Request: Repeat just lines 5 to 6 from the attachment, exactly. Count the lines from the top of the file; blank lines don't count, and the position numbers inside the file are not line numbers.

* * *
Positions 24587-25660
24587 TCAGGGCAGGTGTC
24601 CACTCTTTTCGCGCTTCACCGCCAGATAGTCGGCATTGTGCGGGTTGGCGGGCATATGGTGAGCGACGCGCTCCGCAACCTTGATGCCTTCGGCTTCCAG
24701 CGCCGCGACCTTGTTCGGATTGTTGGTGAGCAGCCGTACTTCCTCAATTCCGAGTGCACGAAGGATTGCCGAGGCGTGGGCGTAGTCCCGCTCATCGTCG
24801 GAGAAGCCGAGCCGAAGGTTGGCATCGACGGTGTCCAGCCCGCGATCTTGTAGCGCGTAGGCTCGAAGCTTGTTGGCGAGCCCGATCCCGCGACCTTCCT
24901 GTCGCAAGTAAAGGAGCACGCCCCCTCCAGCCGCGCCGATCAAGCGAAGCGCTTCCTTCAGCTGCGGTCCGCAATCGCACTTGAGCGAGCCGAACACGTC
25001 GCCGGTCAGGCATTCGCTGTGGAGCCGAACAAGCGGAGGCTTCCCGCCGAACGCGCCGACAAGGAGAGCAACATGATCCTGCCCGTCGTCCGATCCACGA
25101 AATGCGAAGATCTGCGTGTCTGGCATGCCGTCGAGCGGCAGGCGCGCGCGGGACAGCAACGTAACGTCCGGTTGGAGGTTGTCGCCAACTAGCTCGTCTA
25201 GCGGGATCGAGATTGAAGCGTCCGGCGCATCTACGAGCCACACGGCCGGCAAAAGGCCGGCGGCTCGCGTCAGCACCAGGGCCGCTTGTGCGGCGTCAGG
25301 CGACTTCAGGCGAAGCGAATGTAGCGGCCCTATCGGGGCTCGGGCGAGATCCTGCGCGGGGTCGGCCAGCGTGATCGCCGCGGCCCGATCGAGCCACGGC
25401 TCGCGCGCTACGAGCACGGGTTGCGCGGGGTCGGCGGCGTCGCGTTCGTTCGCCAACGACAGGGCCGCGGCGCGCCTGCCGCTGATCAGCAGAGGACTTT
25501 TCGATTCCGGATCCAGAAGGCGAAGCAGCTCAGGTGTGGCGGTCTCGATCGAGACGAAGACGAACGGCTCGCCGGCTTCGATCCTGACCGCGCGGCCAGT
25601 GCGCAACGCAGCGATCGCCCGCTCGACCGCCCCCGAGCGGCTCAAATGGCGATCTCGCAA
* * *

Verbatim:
24801 GAGAAGCCGAGCCGAAGGTTGGCATCGACGGTGTCCAGCCCGCGATCTTGTAGCGCGTAGGCTCGAAGCTTGTTGGCGAGCCCGATCCCGCGACCTTCCT
24901 GTCGCAAGTAAAGGAGCACGCCCCCTCCAGCCGCGCCGATCAAGCGAAGCGCTTCCTTCAGCTGCGGTCCGCAATCGCACTTGAGCGAGCCGAACACGTC